To foster U.S.-Czech relations, Georgetown University, in conjunction with the Embassy of the Czech Republic, will honor the late Czech President Vaclav Havel with a memorial in Alumni Square.
The memorial and dedication Oct. 2 is part of the Czech embassy’s Mutual Inspirations Festival, now in its third year, which seeks to highlight the contributions of a famous Czech citizen in an effort to enhance relations between the two countries.
Construction in the northeast corner of Alumni Square began Sept. 9 and is set to continue through next week.
Havel, who died in 2011, was a prominent dissident and human rights activist during the Communist rule of then-Czechoslovakia, authoring plays, poetry and essays. After the fall of Communism, he became Czechoslovakia’s last president before the dissolution of the state and was elected the first president of the newly formed Czech Republic.
He visited Georgetown on his first trip to the United States in 1990 and later returned, appearing at a speaking event in 2005. His close relationship with Georgetown professor and former Secretary of State Madeleine Albright, who was born in Czechoslovakia, introduced him to Georgetown and its environment.
“We were privileged to have welcomed Vaclav Havel to our campus throughout the years,” University President John J. DeGioia said. “This was one of the first places in the U.S. where he spoke following the Velvet Revolution, which was fitting — he was devoted to the idea of the university as a place to foster discourse and the free exchange of ideas.”
The embassy approached the university in 2012, prompting a review by senior university colleagues, including Albright, to advise DeGioia moving forward.
“It became clear that there was a real connection here. This was a former head of state, this was someone who was devoted to freedom, this is someone who was an artist and, as the Czechs call him, a modern-day hero,” DeGioia’s Chief of Staff Joe Ferrara said. “There was an intersection between the values that he and his life represent and the values Georgetown represents.”
Ferrara said that Vaclav appreciated Georgetown’s open environment in comparison to the oppression he faced growing up in Czechoslovakia.
“What he appreciated about Georgetown was freedom: academic freedom, freedom of speech, the freedom to talk about ideas and have an open debate and discussion without the fear that someone was going to come throw you in jail because of what you said,” Ferrara said.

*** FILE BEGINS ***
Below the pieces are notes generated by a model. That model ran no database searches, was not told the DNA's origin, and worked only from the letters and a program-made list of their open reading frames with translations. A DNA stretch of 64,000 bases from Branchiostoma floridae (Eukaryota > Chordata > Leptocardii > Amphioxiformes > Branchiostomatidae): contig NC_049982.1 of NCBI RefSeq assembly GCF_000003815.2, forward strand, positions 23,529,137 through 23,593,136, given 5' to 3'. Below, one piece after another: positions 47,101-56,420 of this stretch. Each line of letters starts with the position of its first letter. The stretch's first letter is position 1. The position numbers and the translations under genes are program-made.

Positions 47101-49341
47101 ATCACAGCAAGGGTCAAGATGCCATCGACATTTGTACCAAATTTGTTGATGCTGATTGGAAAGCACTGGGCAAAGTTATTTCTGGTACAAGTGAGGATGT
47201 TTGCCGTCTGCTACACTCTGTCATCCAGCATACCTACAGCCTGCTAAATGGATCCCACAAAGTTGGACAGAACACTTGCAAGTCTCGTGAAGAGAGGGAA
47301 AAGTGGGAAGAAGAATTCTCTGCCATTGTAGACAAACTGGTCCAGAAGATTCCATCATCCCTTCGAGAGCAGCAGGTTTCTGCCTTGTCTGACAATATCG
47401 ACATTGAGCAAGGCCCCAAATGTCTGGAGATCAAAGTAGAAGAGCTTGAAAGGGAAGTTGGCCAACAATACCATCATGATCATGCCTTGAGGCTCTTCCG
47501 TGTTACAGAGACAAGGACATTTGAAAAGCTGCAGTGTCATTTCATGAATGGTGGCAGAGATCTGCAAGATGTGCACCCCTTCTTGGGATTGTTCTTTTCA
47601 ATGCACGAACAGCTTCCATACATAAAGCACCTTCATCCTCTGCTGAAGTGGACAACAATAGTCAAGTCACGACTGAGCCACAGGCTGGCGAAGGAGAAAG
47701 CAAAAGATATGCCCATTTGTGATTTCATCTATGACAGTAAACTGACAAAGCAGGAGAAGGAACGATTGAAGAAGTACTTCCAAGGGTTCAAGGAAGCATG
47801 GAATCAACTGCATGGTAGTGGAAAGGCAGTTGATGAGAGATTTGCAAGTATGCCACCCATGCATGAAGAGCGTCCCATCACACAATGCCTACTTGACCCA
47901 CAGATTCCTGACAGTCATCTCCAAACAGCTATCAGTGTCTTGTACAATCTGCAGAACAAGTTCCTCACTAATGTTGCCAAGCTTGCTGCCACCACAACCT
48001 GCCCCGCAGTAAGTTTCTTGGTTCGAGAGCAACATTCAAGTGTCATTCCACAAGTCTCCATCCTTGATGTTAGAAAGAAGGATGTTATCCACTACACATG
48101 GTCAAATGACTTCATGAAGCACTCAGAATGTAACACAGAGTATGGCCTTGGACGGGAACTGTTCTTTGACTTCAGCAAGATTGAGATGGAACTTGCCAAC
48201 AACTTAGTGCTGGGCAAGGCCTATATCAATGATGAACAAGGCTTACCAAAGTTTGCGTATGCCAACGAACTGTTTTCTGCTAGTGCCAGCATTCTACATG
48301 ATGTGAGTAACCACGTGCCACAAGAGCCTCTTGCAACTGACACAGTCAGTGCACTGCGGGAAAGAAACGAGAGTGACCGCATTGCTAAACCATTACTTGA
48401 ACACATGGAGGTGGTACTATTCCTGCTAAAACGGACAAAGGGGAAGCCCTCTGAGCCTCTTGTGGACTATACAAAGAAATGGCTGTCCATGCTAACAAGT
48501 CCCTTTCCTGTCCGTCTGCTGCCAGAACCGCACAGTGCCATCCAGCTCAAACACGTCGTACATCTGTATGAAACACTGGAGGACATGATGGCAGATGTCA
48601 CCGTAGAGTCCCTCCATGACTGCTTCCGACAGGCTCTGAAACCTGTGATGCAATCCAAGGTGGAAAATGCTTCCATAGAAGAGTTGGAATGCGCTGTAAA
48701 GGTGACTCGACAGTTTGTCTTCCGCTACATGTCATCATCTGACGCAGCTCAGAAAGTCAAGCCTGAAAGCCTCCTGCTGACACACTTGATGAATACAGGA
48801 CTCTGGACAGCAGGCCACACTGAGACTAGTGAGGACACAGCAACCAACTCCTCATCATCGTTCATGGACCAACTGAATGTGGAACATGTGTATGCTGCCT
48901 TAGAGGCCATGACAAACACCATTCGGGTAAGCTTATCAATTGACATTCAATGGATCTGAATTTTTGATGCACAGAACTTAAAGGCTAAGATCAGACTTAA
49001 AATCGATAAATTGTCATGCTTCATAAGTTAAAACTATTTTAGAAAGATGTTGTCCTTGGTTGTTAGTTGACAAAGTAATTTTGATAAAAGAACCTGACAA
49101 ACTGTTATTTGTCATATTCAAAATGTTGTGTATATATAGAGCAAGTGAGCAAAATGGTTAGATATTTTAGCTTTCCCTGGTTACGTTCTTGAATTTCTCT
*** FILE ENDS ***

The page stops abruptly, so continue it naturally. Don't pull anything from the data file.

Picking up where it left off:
According to Embassy of the Czech Republic Cultural Counselor Barbara Karpetová, a special significance lies in dedicating the year 2013 to Havel, as it marks the 77th anniversary of his birth. Havel co-wrote Charter 77, a document calling upon the Communist regime to recognize basic human rights that incurred the wrath of the government.
The university ultimately picked Alumni Square as the home for the memorial, with input from colleagues and the embassy, based on its high foot traffic and uncluttered setup.
The design consists of a linden tree, the national tree of the Czech Republic, in the middle, surrounded by a bench with two chairs attached. The ground will be laid with pea gravel to avoid the accumulation of mud. Concentric circles of bricks, stone and grass will surround the installation, along with a plaque dedicated to the university.
The memorial is sponsored by the American Friends of the Czech Republic, the Embassy of the Czech Republic and the Vaclav Havel Library in Prague.
“We have basically taken charge of designing, constructing it and funding most of it,” AFOCR Founder and Corporate Secretary Robert Doubek (LAW ’74) said. “They look to us to manage the entire project.”
While the American Friends of the Czech Republic will pay the for the architect and contractor work, the Czech embassy is providing the tree and the Vaclav Havel Library in Prague is providing the chairs for the site.
Doubek estimated that the AFOCR’s contribution would measure $20,000, while the library’s provision of the bench would be around $5,000. The university will assume future maintenance costs.
The programming on Oct. 2 will consist of a panel on Havel, moderated by Center for Eurasian, Russian and Eastern European Studies Director Angela Stent and featuring Albright and professor Tomáš Halík of Charles University, in Prague.
The panel will be followed by a procession to the memorial site led by Executive Director of People in Need Šimon Pánek, who was a student leader during the 1989 Velvet Revolution. The Czech embassy will pass out small Czech flags in remembrance of the peaceful demonstrations and freedom.
DeGioia will speak at the dedication, with the Czech Republic Ambassador to the United States Petr Gandalovič and Havel’s widow, Dagmar Havlová, in attendance.
Karpetová, from the Czech embassy, envisioned the site as a “living memorial.”
“The whole idea is that Havel was a man who believed in the truth and free expression,” Doubek said. “It’s generally intended to be part of the university campus … and a lot of people, at least supporters of Havel, would like to come here and see it.”